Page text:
How could I make writing fun again, while actually producing publishable work?
For me, the answer was this: Stop revising as you write. Separate drafting from revising. And reconsider your tools.
Remember my Great (Unwritten) American Novel? It’s languishing in the back of my hard drive because I could not stop going back to the beginning and revising it. Which, though it gave me the illusion of progress, kept me from doing anything more than inching forward.
It can be useful now and then to look back at where you’ve been with your novel and the promises you’ve made to your reader—useful too to remember what the voice of the protagonist or narrator sounds like.
But take it from someone who sacrificed years of her life in the service of a failed manuscript: that boomerang that keeps sending you back to the beginning is unlikely to ever give you enough momentum to write your way through to the end.
And oftentimes it’s only once you’ve reached the end of your book that you know—really know—the way that it should begin. So no matter how polished your opening pages might be, you might have to scrap them in the end.
When I talk about drafting, I’m talking about the process of creating new work. By revising, I’m talking about the process of improving that work—adding to it and deleting from it, reshaping and improving it.
Productivity experts tell us that we’re less efficient when we’re constantly switching between tasks, and it doesn’t take a neuroscientist to tell you that drafting and revising make use of very different parts of the brain. (The former generally involves throwing spaghetti at the wall; the latter involves deciding what sticks.)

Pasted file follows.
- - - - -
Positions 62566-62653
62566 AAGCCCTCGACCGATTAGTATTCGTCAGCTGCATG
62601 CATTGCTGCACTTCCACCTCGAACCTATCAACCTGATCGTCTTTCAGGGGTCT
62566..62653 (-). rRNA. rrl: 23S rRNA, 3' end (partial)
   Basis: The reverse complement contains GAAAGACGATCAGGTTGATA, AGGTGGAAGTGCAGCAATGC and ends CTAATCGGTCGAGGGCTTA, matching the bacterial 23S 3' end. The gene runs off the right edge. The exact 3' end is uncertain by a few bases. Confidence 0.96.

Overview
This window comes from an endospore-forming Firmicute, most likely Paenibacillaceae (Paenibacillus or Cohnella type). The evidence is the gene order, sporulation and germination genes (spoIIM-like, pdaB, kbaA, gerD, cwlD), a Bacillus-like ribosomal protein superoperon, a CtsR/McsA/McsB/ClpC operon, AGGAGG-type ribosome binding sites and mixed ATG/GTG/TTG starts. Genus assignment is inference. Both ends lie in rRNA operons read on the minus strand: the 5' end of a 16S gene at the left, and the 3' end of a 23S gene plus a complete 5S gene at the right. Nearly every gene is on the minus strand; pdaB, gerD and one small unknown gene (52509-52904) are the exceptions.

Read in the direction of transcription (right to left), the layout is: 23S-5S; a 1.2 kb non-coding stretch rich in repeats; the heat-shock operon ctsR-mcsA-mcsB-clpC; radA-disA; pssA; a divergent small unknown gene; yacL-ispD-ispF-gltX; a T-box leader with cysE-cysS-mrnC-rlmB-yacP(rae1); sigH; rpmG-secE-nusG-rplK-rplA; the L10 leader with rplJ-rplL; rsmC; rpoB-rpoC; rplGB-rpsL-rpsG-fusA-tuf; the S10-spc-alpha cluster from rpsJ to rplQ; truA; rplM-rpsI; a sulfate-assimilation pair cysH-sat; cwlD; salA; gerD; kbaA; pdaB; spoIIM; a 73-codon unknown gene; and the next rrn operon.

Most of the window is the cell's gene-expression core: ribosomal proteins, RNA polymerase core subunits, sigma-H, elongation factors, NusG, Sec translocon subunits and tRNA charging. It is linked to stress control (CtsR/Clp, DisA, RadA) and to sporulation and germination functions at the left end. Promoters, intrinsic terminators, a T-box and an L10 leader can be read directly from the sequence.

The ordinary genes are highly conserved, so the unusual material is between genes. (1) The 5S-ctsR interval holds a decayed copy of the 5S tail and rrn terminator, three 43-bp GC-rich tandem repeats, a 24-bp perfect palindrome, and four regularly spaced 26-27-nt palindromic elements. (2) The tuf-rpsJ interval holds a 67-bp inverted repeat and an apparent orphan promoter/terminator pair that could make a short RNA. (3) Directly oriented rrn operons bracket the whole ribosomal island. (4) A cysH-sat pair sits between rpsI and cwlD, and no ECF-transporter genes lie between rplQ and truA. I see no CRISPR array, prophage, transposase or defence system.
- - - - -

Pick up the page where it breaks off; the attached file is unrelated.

As a consequence, switching back and forth between these two tasks in the same session tends to be not only inefficient but frustrating—and because it’s hard to do both tasks well, you never quite achieve the effortless state of flow.
That’s another term productivity gurus like to throw around. But writers, you know what I’m talking about: The flow state in drafting is when the next word, the next sentence, the next movement of the story, is clear; the flow state in revising is when you can easily tell what’s on and what’s off (and how to address the latter).
If you want to work efficiently—and with less frustration—my advice is to separate these two tasks as much as humanly possible.
When I decided I was going to make writing fun again, I tried all sorts of process-oriented hacks. Some of them stuck, and some of them didn’t, but one of the most useful strategies I found was drafting by hand.
When you open up a Word document, the first thing you see is the beginning of the piece. If you’re a perfectionist—and to succeed at writing, I believe, you must be—it’s difficult not to get sucked in. (What’s a little nip and tuck here and there?)